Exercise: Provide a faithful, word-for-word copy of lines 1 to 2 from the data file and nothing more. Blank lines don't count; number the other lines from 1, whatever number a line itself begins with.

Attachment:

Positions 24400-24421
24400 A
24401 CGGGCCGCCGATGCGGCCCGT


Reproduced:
Positions 24400-24421
24400 A